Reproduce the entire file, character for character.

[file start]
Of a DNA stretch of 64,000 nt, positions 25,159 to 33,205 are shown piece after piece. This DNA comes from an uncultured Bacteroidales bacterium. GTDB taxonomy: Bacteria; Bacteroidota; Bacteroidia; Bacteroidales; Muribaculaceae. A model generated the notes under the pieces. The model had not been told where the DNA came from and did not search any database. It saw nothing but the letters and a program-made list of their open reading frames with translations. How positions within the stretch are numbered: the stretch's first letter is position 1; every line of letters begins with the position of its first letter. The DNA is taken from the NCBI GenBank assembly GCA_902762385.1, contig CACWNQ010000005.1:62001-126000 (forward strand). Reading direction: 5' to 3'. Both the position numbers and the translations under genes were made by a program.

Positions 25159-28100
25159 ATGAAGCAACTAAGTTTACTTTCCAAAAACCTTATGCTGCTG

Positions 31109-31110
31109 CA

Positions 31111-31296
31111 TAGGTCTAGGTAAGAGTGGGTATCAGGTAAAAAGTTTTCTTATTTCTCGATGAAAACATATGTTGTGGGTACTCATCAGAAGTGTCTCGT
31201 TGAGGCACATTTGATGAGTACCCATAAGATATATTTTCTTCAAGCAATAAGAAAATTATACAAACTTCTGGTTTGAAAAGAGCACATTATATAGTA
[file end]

Of a DNA stretch of 64,000 nt, positions 25,159 to 33,205 are shown piece after piece. This DNA comes from an uncultured Bacteroidales bacterium. GTDB taxonomy: Bacteria; Bacteroidota; Bacteroidia; Bacteroidales; Muribaculaceae. A model generated the notes under the pieces. The model had not been told where the DNA came from and did not search any database. It saw nothing but the letters and a program-made list of their open reading frames with translations. How positions within the stretch are numbered: the stretch's first letter is position 1; every line of letters begins with the position of its first letter. The DNA is taken from the NCBI GenBank assembly GCA_902762385.1, contig CACWNQ010000005.1:62001-126000 (forward strand). Reading direction: 5' to 3'. Both the position numbers and the translations under genes were made by a program.

Positions 25159-28100
25159 ATGAAGCAACTAAGTTTACTTTCCAAAAACCTTATGCTGCTG

Positions 31109-31110
31109 CA

Positions 31111-31296
31111 TAGGTCTAGGTAAGAGTGGGTATCAGGTAAAAAGTTTTCTTATTTCTCGATGAAAACATATGTTGTGGGTACTCATCAGAAGTGTCTCGT
31201 TGAGGCACATTTGATGAGTACCCATAAGATATATTTTCTTCAAGCAATAAGAAAATTATACAAACTTCTGGTTTGAAAAGAGCACATTATATAGTA